Also if your dog likes other dogs (many street dogs do), then setting up play dates with other dogs can be huge. I knew my dog interacted well with other dogs (i'd seen her at the shelter happily playing) but once with us she was so scared of EVERYTHING that she was also terrified of other dogs. I spent the first week of our walks getting her to interact with every CALM & friendly dog that I could think of to get her back to socializing normally with dogs and you could visibly see her gaining confidence after a positive interaction with a dog. Again, emphasizing calm (canine senior citizens are great for this). She would be a lot braver & more confident with me right after greeting another dog. So I used that to my advantage as much as possible (lots of frequent walks & dog-meetings during the day to constantly "re-boost" her confidence levels since inside the house was definitely the scary place).


Good luck! She will probably always remain a skittish dog that needs to be carefully watched and her stress levels managed, but watching my dog make progress and gain confidence has been AMAZING. It is so rewarding when you do see these little achievements. The first time my dog engaged in play with me I nearly cried from happiness since she'd been terrified of me just weeks before.
Thank you!

OMG, last night she was on my bed and I was just petting her with one hand and reading with the other - like every night before I crate her. She is very relaxed at this time for the most part. Last night I tried to start playfully kinda "booping" her nose (if that makes sense) and she did this kind of happy, not nervous yawn complete with a dramatic squeal at the end and then like slammed her front paws down on the bed like in a super playful manner. I can't think of any other way to describe it lol but it was AWESOME.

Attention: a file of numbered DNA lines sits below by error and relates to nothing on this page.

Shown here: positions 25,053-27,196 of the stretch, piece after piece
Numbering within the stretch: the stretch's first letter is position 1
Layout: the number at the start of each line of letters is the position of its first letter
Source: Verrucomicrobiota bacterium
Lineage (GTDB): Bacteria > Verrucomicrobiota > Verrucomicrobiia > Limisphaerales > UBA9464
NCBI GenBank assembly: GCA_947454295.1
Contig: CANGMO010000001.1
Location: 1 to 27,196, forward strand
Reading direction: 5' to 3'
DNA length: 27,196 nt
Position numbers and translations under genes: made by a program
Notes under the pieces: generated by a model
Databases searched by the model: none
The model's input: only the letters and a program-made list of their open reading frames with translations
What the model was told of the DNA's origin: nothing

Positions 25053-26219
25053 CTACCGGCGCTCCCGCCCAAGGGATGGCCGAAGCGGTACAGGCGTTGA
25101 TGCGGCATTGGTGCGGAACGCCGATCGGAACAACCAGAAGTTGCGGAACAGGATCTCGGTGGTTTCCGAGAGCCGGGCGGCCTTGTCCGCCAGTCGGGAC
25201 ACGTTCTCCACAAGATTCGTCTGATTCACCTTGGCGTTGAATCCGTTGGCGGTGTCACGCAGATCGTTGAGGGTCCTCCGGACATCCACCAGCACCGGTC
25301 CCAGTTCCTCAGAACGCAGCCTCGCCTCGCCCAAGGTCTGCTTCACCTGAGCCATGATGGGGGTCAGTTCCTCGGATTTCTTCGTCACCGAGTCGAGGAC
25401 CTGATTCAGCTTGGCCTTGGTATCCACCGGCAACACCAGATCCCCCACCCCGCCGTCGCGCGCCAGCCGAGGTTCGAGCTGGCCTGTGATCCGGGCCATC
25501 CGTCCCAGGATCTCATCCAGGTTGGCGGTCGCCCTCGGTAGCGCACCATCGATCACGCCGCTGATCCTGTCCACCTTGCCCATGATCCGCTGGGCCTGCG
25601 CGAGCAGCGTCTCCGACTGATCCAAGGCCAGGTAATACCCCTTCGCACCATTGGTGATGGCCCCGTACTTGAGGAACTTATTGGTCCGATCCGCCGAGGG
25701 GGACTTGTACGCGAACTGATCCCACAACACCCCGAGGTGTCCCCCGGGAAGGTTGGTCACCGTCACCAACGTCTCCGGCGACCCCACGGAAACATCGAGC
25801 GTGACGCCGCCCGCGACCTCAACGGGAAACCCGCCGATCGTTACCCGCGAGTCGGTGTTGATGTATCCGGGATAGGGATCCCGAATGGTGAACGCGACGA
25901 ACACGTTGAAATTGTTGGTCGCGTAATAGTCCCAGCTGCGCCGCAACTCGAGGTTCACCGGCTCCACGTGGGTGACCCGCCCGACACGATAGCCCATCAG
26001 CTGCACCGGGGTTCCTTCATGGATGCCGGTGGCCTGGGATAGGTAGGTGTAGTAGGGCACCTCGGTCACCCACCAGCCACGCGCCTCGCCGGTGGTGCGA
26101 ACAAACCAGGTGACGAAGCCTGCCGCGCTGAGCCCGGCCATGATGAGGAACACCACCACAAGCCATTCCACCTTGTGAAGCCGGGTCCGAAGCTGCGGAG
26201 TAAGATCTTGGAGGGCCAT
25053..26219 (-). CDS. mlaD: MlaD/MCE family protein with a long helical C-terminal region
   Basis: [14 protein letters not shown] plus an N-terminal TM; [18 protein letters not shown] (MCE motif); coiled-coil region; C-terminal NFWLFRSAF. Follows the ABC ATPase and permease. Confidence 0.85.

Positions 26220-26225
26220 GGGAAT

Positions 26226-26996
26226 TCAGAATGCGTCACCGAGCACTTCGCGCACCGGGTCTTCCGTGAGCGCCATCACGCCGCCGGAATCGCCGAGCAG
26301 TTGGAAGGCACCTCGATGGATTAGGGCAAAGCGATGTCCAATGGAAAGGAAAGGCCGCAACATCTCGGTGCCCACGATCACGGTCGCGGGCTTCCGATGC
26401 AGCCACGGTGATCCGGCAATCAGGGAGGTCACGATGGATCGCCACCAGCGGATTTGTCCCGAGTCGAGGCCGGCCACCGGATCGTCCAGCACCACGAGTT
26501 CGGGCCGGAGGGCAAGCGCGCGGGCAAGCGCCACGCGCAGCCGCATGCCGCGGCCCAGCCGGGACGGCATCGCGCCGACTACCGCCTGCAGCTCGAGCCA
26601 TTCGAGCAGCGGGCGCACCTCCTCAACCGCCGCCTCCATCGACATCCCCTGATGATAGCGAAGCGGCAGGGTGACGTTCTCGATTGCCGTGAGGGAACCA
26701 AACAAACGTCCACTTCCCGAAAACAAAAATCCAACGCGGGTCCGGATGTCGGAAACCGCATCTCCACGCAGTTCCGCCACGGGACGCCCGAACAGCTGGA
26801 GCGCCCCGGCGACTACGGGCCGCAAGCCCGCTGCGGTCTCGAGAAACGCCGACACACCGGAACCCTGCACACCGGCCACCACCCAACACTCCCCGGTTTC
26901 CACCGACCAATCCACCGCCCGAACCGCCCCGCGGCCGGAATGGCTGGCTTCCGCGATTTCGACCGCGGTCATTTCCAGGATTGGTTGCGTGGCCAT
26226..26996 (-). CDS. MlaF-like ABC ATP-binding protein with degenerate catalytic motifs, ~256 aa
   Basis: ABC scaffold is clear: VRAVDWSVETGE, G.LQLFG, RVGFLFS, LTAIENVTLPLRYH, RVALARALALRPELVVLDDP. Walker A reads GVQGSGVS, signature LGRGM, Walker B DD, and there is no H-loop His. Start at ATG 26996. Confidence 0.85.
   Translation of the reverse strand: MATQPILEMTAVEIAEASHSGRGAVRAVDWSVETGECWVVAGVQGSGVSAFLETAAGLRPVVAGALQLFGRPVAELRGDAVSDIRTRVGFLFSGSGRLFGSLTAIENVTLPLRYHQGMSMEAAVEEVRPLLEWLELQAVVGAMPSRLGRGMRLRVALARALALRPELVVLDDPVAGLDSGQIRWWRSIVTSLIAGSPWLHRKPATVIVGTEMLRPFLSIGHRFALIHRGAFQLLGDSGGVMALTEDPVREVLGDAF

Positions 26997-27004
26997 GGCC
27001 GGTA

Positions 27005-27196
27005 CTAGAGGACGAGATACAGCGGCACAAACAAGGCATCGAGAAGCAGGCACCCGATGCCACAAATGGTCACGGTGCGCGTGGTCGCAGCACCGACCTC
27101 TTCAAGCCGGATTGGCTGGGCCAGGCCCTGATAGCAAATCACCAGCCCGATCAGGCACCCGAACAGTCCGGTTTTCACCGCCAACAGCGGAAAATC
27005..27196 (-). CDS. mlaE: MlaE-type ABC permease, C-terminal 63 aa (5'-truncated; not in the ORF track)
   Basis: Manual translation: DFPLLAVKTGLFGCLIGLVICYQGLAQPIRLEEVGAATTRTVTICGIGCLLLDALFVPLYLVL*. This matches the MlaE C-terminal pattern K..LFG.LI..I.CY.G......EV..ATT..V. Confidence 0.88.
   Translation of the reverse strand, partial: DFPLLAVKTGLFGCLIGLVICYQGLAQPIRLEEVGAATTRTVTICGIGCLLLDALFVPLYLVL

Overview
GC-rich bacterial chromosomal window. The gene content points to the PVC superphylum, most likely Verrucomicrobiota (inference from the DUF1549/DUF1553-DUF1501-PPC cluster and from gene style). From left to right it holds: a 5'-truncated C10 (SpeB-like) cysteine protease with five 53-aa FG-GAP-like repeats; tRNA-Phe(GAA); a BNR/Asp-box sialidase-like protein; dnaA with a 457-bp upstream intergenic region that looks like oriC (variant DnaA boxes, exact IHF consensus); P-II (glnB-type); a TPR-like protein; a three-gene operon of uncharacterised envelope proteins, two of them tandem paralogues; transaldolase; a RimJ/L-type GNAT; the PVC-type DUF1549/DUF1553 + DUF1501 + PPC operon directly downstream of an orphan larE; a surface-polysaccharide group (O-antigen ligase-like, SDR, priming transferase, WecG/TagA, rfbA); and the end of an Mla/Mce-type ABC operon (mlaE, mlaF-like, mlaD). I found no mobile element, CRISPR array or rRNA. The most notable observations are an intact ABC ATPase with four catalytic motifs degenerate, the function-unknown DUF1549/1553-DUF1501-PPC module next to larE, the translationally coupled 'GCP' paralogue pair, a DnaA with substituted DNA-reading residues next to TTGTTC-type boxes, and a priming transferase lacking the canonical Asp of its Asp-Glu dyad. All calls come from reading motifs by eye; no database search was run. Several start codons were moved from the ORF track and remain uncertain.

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That's a huge positive behavior!! :thumbsup: Great progress! That's definitely the beginnings of her saying "I trust you"!

Don't be scared to push her outside her boundaries, but just make sure that you're moving at her pace. Wait until the "scary" thing has become normalized before making the next incremental step.

I was lucky that my dog moved quite quickly, but she would definitely have (and still has her) off days. Don't be disheartened by them and celebrate all the small victories that she achieves. Although my celebrations were veeeery subdued in the beginning as anything more then a half-whispered "good girl" just sent my girl running to her safe zone. She now embraces the baby-talk "good girl" and lots of pats and face-shmooshes, I just read her body language as what an acceptable level of excitement is from me given her comfort in the situation.
 

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I need help.

I adopted a dog from a rescue 3 weeks ago. She was a stray for what appears to be her whole life (1-2 years) and was trapped by the Humane Society after being spotted eating trash, etc. VERY thin in intake pics. She was kept at the shelter for awhile, and then scheduled to be put to sleep. She was/is so fearful no one wanted her. A rescue went and got her, and had her for 2 days, sent her to be spayed and then the day after I picked her up. She is a whippet/pit something or another. Was 18 lbs. and now up to 25. :thumbsup: Obviously, I know the excessive fear will take time to pass but def not going to happen in the "30 days adjustment period" the rescue said. I know that she may always be skittish and such, and while that makes me sad, I am committed to her. I just need advice, especially if you have had a fearful dog. Here is her standard day: